"In the past," says Radji, "it was a nightmare. People said it was too complicated [to start a new business]. If you are a foreign company, you needed a local guide to help you get [through the process, to tell you] which minister you had to go to and so on. Today, you have a unique place where people just get together, the rules of the game are clear. In the past, [registration] cost you roughly 200 dollars. Today the cost average is 45 dollars."

    The Doing Business report also cites advances in addressing another issue that can stifle investment:  the time needed to issue construction permits. The report measures the days and procedures required by a company to build a warehouse, connect it to basic utilities and register the property.

    To solve the problem, Burundi has made it easier to get a permit by eliminating a clearance from the Ministry of Health and reducing the cost of a required geotechnical study. And it has cut the number of procedures for obtaining a permit from 24 to 21and the number of days needed from 137 to 99.

    The government has also made it easier to register property, which is needed as collateral for loans. Investors now need only 64 days to register, compared to 94 previously.  The World Bank says it’s now easier to transfer property because of a new time limit on processing transfer requests.

    As a result of the reforms, the report finds that it’s easier to register property in Burundi than in neighboring Central African Republic, Tanzania and Kenya. But it finds that registration is not as fast as in Rwanda and the Democratic Republic of Congo.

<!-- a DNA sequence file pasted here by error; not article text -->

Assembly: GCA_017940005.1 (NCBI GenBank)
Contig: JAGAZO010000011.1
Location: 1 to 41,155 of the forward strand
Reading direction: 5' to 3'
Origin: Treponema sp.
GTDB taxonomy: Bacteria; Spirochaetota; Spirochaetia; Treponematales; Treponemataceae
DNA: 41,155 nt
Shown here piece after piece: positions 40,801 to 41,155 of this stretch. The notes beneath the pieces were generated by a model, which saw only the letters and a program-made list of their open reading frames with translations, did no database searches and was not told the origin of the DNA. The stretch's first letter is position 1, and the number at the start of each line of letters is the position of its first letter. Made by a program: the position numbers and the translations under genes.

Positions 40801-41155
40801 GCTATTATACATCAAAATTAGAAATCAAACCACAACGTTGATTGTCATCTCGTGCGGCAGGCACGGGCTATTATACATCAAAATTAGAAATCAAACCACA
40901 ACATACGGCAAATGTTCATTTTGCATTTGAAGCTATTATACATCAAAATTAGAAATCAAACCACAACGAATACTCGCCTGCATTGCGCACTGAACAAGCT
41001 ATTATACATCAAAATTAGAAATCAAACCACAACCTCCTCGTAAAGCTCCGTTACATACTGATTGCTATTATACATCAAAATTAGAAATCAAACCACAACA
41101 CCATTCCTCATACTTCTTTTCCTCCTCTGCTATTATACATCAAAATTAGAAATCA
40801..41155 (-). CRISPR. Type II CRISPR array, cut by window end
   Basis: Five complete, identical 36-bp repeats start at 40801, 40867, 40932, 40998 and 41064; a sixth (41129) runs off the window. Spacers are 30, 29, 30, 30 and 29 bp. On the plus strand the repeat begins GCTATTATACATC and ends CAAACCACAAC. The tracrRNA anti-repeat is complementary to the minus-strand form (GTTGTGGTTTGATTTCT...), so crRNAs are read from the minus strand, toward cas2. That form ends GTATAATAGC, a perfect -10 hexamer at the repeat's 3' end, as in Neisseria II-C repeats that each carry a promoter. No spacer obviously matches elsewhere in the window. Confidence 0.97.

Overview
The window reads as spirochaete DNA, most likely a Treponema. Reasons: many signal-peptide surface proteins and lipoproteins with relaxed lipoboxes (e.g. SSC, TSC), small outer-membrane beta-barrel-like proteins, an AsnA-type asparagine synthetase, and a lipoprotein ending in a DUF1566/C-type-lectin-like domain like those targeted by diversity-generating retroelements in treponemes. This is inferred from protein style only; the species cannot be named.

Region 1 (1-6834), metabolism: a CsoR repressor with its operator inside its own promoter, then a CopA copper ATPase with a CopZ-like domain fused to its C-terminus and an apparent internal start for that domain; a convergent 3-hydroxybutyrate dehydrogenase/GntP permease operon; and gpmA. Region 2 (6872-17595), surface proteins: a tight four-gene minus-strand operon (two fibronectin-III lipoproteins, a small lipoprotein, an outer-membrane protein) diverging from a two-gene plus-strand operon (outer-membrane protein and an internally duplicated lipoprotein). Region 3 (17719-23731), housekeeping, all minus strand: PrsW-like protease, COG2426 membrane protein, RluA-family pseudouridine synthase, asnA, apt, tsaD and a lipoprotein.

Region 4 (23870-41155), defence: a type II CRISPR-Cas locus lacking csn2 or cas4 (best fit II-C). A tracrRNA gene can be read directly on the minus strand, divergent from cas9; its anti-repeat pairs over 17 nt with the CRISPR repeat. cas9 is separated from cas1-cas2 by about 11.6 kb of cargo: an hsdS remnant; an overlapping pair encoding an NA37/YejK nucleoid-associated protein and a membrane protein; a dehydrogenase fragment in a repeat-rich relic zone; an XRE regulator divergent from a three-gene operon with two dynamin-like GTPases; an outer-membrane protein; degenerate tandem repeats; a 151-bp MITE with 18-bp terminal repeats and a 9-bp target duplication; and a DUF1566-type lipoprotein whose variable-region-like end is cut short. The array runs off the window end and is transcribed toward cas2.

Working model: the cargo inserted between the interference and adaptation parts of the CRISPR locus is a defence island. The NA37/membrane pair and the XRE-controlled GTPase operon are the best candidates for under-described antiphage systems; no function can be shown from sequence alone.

World Bank partnership

    The World Bank is helping the reform effort with the Burundi Investment Climate Program, which works with the government to meet the needs of the business community and simplify taxes for small and medium enterprises. It’s also helping harmonize Burundi’s trade rules and regulations with those of the East African Community, which includes Rwanda, Uganda, Kenya and Tanzania.

    "Burundi is a very small country," says Radji.  "The only way for it to develop will be to be connected internationally starting with the East African Community, which is a quite sizeable market. Beyond that, it can benefit by joining other bilateral trade arrangements. But for the time being, the emphasis has first of all been on laying the foundation (for growth and investment), taking on regional and then more broadly international opportunities. "

    Not all reviews of Burundi’s reform efforts are positive.

    Allegations of corruption

    Transparency International’s Corruption Perception Index rated it near the bottom of 174 countries in terms of corruption. http://cpi.transparency.org/cpi2012/in_detail/

    It placed Burundi ahead of Chad, Sudan and Somali, but behind Zimbabwe, DRC, Kenya, Rwanda and Uganda.